Tuesday, October 31, 2006

Three Door Cadillac

Have you ever prayed for something and did not receive it?

How did you feel?

When I was nine years old I heard the minister at Tabernacle say that if we asked God for something and believed it, we would receive it.

I took him at his word. That night I prayed for a long Cadillac with three doors like I saw President Eisenhower step out of on television. I went to bed comfortably believing, without a doubt, that my prayer request would be answered. The next day I anxiously ran to the front door looking for the Cadillac. It wasn't there.

Had the preacher lied? I was confused.

When I questioned him later, he reminded me that I heard what I wanted to hear. I didn't hear the part about my request being in the "will of God." The car was "my will" but it was not "God's will." -I didn't hear that part.

There are many adults today who do not hear that part either. We pray for many things that may not be according to God's will and get frustrated when we don't receive them.

He promised to give us anything we ask for that will help us to accomplish his will for our lives.


Owning a Cadillac limo at nine years old certainly was not in his will for me. It works the same way with other requests too. I prayed for pizza for breakfast, that didn't happen. I prayed not to get a whipping for acting up at school, that didn't happen. I prayed to be rich and famous, that didn't happen either.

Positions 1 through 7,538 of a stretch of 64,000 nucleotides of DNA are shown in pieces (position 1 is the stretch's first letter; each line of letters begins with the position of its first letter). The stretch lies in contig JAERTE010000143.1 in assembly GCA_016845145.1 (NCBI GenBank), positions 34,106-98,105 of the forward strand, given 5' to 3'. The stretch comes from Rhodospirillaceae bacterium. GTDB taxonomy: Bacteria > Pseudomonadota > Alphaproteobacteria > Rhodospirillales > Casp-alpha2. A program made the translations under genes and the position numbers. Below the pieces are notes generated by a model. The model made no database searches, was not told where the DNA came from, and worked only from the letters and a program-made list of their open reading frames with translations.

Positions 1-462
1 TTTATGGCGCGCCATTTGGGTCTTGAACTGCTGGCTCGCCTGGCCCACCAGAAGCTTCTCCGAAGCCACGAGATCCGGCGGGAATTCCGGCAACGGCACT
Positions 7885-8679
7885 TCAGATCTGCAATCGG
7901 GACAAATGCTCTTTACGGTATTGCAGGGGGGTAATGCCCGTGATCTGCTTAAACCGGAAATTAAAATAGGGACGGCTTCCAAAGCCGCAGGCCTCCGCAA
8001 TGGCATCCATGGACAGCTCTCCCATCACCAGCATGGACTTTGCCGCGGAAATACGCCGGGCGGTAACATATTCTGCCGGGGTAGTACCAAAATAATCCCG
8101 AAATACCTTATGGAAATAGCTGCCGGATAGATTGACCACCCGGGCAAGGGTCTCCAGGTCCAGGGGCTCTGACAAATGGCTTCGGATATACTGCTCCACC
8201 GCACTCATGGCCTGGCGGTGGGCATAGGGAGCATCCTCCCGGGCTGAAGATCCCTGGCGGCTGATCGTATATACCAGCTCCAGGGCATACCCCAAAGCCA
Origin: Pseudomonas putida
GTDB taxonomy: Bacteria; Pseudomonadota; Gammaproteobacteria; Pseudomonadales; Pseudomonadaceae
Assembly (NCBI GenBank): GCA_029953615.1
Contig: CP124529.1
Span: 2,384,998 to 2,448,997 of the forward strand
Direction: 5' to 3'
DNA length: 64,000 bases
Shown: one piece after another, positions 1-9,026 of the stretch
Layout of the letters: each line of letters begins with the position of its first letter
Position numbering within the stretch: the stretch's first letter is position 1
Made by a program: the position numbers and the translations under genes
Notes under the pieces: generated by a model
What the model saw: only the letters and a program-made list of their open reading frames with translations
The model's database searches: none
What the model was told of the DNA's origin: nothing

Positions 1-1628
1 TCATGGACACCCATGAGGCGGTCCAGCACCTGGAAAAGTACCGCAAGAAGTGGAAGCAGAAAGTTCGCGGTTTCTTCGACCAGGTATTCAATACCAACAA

One day I prayed for a good wife and a successful ministry.

That happened.

It was according to his will.

Friday, October 27, 2006

Just Plain Roosevelt

I received a letter addressed to "Dr." Roosevelt Wright, Jr. recently. I was amused.

For several years my name was listed among the faculty of the National Baptist Congress of Christian Education as "Dr." I wasn't amused, I was embarassed. Although I have college degrees, what's the point in wearing them on my sleeve?

A seminary in Philadephia wanted to confer a life time "doctorate" upon me, and I politely thanked them but refused.


When I began in the ministry as a 19 year old, I vainly sought to impress others with titles.

I put a "Rev" in from of my name. After college I put my degree notations after my name.

Then I saw the wisdom of being just plain Roosevelt, without all of the titles and self describing adjectives.

Now after 37 years of ministry and 30 years pastoring the same church, I'm still just plain "Roosevelt."

Whether I'm in front of large audiences, rubbing shoulders with the big wheels, rapping with the youth, or serving food to the homeless, I'm very comfortable being just plain "Roosevelt"-Servant.

That's the only title that will count before God anyway.